"This development is important for gold mining as well as for the application of what has been developed on a laboratory scale," BPPTs Deputy Head of Natural Resources Development Technology, Wimpie Agoeng Noegroho, said here on Monday.
BPPT, according to him, has a mandate from the government to look for technology to solve problems due to the use of mercury in people-managed gold mines.
The innovation should be able to eliminate the use of mercury without affecting the people.
The gold-processing technology pilot plant is expected to be operational by Sept 2017.
If successful, the technology will certainly be replicated in other gold mining sites that still use mercury, such as in Banyumas (West Java) and East Sumba (East Nusa Tenggara).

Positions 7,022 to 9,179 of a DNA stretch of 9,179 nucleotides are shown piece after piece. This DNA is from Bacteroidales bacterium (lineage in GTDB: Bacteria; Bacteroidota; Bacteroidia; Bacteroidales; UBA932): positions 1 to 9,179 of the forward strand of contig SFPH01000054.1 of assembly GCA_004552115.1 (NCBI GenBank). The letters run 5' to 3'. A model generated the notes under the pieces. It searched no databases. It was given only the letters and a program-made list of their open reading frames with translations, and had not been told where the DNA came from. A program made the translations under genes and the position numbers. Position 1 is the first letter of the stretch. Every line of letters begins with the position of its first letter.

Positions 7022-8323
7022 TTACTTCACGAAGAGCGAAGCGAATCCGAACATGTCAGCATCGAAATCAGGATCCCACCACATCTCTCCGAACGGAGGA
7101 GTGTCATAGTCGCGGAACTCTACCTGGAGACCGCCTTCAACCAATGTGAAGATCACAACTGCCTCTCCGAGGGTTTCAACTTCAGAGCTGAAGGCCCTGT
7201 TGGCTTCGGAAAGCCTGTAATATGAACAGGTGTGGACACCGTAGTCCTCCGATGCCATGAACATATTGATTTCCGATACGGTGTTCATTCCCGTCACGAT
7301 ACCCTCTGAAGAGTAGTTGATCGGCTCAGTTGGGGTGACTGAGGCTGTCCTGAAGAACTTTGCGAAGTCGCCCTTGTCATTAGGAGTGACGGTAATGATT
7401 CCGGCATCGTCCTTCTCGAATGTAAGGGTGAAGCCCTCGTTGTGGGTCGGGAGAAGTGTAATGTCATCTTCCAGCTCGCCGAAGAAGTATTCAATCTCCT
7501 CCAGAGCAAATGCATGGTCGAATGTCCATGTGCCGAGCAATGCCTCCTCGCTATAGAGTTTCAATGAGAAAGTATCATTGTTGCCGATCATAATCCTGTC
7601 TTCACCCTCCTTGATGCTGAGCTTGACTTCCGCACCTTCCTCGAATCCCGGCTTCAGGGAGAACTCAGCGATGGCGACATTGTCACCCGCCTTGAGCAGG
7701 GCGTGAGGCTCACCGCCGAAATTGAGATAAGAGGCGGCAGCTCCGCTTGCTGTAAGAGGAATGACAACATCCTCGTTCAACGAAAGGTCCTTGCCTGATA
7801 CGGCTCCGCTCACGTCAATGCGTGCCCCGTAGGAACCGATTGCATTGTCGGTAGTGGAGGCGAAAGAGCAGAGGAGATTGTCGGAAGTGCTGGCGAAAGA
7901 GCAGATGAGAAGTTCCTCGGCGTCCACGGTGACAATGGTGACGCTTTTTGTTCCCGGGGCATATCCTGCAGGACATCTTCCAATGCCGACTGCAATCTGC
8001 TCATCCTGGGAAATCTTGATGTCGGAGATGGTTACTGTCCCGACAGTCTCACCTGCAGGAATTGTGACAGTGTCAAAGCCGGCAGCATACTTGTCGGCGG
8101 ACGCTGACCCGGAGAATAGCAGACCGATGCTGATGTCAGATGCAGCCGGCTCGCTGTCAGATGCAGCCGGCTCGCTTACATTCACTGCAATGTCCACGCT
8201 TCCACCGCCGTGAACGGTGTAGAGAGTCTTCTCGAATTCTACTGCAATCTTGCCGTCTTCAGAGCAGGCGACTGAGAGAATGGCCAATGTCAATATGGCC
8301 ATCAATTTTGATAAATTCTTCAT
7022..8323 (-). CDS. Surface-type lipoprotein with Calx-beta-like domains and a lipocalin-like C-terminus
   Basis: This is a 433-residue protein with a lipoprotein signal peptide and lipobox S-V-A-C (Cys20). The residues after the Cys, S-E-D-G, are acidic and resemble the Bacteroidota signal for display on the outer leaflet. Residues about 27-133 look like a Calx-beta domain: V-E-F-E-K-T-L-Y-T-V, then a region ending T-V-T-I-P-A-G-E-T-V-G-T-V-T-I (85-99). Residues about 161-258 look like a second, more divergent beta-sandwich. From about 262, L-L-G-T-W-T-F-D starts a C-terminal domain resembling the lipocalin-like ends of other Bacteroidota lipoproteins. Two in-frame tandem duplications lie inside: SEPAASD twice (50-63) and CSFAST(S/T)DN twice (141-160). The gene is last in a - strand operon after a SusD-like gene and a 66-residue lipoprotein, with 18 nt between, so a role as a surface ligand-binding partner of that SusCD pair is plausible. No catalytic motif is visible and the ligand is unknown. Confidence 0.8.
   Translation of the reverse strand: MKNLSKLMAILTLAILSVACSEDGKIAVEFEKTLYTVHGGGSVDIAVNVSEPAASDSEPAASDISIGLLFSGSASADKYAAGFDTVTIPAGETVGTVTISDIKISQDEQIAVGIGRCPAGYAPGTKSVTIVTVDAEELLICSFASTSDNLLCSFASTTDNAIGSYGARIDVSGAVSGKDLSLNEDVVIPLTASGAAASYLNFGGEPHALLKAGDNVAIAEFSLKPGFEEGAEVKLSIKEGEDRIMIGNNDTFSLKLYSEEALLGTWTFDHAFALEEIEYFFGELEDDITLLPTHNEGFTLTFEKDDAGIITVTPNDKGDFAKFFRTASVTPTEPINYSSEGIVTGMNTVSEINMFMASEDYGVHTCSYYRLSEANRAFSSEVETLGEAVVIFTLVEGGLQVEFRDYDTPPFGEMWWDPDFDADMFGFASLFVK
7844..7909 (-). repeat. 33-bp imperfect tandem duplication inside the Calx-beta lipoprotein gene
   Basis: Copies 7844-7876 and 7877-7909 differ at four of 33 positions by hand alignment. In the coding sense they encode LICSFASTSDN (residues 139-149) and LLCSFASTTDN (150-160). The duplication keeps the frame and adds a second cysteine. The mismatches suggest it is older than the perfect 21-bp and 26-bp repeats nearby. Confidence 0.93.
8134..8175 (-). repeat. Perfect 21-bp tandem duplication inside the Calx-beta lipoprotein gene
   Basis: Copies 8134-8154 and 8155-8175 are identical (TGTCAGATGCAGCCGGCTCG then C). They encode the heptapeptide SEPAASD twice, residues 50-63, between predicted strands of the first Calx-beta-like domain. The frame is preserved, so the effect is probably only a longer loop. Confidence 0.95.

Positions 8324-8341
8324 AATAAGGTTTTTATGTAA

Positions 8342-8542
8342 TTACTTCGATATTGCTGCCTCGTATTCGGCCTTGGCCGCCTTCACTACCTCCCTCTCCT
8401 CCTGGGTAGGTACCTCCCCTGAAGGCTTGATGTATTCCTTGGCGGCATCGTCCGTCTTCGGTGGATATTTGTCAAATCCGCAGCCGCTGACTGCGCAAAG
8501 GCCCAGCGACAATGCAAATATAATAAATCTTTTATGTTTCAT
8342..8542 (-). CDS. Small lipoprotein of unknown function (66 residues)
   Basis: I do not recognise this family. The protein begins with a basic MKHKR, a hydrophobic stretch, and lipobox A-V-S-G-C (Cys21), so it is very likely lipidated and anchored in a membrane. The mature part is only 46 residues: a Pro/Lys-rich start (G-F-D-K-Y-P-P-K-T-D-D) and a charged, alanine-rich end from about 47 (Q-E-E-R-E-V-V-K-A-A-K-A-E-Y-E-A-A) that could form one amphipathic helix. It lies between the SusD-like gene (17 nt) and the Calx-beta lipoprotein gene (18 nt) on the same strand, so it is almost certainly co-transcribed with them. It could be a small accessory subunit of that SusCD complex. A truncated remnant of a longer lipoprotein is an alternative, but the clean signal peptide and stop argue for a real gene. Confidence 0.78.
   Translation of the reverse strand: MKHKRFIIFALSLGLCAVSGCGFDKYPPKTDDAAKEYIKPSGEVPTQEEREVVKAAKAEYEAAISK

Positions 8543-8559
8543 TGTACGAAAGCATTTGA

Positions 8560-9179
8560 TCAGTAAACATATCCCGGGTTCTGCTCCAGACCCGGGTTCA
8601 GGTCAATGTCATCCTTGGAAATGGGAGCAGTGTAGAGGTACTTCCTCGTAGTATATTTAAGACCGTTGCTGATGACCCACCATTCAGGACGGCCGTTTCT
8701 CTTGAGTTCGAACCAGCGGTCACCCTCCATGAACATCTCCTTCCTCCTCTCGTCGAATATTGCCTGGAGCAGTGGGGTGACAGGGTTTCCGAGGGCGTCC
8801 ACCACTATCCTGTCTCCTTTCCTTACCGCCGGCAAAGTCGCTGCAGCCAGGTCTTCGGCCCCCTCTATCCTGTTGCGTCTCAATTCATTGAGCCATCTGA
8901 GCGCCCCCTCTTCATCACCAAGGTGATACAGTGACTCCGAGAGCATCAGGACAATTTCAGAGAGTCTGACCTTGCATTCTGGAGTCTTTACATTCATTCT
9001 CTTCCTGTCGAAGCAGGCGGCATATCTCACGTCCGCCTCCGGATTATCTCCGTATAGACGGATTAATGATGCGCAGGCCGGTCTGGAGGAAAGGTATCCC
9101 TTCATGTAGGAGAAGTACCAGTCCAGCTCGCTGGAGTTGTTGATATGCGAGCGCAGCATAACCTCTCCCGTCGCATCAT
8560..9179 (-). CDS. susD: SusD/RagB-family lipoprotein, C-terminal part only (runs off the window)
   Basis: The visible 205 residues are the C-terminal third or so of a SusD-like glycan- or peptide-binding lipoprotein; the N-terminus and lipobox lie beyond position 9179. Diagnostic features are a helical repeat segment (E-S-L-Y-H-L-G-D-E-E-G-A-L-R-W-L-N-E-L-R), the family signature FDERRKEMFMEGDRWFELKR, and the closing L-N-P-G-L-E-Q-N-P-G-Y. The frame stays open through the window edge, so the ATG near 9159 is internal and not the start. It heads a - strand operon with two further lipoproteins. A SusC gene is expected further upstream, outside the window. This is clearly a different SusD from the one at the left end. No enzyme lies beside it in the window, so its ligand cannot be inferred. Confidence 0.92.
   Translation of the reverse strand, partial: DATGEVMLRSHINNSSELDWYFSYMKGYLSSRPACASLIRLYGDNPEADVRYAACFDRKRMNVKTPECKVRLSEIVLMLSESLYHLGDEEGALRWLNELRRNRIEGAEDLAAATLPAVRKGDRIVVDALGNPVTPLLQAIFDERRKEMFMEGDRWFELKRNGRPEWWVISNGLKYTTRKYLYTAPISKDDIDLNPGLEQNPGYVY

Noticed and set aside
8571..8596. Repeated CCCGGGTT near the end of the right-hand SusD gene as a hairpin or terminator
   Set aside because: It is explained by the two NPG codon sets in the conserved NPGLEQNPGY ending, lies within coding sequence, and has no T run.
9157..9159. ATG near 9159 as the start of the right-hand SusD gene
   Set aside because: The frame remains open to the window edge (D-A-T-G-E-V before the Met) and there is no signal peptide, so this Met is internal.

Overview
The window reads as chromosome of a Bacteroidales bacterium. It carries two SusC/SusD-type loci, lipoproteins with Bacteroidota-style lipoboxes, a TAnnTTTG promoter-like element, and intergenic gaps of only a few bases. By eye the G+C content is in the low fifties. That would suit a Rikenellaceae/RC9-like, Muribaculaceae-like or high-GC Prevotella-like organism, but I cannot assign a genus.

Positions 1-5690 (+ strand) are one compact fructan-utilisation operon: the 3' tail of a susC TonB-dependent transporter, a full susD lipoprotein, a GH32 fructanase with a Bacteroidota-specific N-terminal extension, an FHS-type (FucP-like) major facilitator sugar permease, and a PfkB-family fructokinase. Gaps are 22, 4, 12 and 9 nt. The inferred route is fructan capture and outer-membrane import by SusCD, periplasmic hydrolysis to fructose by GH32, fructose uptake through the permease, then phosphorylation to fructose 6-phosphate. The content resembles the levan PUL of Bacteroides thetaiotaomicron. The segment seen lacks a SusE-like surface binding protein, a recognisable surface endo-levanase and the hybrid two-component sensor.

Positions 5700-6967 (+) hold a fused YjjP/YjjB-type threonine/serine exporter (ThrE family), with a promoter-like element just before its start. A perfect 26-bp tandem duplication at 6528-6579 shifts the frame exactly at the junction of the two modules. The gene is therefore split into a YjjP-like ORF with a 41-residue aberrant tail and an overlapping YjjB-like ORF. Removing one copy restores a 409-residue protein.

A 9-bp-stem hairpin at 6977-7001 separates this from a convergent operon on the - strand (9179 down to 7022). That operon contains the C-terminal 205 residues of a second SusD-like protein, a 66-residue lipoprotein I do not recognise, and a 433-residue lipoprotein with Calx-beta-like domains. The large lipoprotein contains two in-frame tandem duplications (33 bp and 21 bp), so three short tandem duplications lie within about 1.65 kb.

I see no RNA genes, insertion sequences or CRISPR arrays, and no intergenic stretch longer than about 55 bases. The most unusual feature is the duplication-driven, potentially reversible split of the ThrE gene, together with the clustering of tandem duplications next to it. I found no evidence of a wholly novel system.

The Directorate General of Waste Management of the Ministry of Environment and Forestry, Tuti H Mintarsih, stated that the control of small-scale mine pollution from mercury requires a solution. The effort also has to do with Indonesias obligations to meet the Minamata Convention.
In addition, the Government Regulation Number 74/2001 on the Management of Hazardous Dangerous Wastes becomes the legal basis for the development of the technology and is also present on the list of the National Action Plan for the Elimination of Mercury Use at the Peoples Gold Mining 2014-2018 to protect public health from the effects of mercury.
Currently, in Indonesia, the number of mercury-used mines is around 2.5 thousand units.
BPPT and the ministry are also working with the UNDP (the United Nations Development Programme) to implement the Integrated Sound Management of Mercury in Indonesias Artisanal and Small-Scale Gold Mining program which applied from 2017 to 2022 under the Global Environment Facility (GEF) proposal.(*)